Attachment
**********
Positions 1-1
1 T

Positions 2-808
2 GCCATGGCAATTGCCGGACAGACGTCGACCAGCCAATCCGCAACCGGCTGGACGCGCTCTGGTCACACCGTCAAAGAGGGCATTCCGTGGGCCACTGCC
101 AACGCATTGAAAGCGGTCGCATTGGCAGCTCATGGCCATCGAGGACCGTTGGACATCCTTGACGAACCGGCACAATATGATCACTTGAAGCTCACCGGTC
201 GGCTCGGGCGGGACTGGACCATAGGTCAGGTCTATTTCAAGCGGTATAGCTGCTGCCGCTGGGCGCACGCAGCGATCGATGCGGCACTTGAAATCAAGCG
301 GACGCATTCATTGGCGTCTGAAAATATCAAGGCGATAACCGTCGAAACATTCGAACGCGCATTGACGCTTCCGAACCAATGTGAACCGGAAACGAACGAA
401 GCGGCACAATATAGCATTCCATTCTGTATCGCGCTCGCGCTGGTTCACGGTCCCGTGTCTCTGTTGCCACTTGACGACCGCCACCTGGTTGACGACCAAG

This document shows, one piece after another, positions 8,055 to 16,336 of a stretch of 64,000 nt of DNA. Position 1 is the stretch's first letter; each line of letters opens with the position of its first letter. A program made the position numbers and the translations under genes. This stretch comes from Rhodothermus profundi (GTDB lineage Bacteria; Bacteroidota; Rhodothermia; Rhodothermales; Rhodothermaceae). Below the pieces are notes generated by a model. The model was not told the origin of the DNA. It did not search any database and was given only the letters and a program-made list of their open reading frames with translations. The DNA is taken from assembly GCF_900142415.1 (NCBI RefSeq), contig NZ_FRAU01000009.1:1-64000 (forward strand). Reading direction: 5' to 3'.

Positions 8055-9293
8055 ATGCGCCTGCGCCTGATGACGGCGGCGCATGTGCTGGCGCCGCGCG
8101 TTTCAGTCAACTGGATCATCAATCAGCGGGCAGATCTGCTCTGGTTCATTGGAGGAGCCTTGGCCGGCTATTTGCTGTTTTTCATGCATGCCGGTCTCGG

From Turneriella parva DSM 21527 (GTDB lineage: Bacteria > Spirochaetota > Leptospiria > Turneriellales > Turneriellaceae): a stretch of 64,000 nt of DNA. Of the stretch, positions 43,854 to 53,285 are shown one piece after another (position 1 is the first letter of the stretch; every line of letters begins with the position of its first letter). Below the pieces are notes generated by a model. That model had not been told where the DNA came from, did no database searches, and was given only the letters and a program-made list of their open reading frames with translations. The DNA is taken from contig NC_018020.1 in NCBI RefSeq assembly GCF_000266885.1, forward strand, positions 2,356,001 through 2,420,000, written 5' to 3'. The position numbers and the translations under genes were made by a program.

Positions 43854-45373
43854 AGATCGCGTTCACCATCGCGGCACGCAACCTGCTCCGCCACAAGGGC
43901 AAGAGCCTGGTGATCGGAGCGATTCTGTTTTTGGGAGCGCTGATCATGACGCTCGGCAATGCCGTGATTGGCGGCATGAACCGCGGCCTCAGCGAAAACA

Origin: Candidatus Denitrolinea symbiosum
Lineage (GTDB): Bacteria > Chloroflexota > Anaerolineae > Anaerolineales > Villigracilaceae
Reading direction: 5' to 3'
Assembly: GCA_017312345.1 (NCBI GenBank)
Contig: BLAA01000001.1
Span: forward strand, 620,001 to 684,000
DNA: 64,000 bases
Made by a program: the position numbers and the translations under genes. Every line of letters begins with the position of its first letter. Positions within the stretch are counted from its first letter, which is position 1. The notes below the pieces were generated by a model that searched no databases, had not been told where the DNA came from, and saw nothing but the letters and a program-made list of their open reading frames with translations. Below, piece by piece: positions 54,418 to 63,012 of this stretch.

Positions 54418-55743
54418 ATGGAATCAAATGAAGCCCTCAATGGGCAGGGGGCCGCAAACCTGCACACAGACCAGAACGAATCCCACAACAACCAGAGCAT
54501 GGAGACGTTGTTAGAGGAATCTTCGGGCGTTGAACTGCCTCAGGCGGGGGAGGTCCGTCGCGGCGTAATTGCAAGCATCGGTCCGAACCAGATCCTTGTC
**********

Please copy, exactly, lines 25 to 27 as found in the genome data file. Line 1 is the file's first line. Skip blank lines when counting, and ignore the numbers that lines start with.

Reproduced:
Positions 54418-55743
54418 ATGGAATCAAATGAAGCCCTCAATGGGCAGGGGGCCGCAAACCTGCACACAGACCAGAACGAATCCCACAACAACCAGAGCAT
54501 GGAGACGTTGTTAGAGGAATCTTCGGGCGTTGAACTGCCTCAGGCGGGGGAGGTCCGTCGCGGCGTAATTGCAAGCATCGGTCCGAACCAGATCCTTGTC